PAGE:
According to Call Report data, between 2012 and 2015 the number of credit union checking accounts rose from 46,612,471 to 57,135,397 – an increase of 23 percent. This says a great deal about the level of trust and value consumers place in credit unions. However, this increase in checking accounts is actually masking a serious decline in fee income per account for many institutions. Overall, fee income only increased by six percent over the same time period, meaning that credit unions actually lost $1.70 per account per month in fee income; making the loss to the industry a staggering $1.168 billion. This number does not include the increased expense of servicing the new accounts.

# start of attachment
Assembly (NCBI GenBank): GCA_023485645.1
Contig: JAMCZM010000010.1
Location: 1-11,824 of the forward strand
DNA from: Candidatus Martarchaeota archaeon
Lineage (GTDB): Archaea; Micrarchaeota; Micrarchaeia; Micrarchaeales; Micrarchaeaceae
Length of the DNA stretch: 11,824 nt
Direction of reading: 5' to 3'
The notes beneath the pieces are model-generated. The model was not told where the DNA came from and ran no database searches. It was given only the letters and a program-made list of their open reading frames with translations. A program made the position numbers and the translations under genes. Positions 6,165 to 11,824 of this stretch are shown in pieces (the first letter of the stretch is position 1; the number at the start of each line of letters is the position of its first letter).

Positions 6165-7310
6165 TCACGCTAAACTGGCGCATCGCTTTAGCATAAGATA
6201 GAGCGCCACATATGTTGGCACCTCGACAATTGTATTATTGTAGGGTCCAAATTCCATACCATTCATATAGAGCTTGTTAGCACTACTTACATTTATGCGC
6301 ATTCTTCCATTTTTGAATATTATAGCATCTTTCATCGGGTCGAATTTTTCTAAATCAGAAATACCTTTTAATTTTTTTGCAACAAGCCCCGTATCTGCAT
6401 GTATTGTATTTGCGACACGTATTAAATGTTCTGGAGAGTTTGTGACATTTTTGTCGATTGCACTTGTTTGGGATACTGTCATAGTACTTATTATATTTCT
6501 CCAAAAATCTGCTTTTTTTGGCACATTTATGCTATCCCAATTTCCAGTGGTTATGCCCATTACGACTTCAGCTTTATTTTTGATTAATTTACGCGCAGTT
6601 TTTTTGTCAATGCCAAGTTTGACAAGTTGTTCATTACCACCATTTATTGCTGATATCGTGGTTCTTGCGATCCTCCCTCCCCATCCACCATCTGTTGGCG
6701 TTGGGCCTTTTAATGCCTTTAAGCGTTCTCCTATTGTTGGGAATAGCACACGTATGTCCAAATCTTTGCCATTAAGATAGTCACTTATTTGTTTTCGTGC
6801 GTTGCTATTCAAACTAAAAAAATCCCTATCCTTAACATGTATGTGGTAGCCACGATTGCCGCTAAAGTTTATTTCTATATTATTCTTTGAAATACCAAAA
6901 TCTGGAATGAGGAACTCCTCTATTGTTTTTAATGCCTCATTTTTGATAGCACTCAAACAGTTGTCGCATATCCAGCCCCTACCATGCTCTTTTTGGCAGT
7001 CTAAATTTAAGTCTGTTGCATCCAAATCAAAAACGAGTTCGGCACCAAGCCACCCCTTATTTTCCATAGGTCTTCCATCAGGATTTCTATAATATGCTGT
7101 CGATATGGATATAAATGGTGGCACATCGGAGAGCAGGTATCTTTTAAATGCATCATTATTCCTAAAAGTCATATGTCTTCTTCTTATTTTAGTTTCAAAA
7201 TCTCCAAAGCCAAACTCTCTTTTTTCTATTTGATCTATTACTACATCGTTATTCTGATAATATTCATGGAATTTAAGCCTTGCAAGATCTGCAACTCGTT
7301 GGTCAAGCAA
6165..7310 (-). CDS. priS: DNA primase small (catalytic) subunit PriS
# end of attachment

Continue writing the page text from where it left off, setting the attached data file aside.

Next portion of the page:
As the financial services industry continues to struggle with low interest rates, along with decreasing income-producing opportunities – such as the potential loss of interchange income – and the rising costs of technology and maintaining compliance, simply acquiring more member accounts doesn’t automatically translate into generating the revenue necessary to thrive. In fact, it can cost you in terms of staffing, data processing and facilities.continue reading »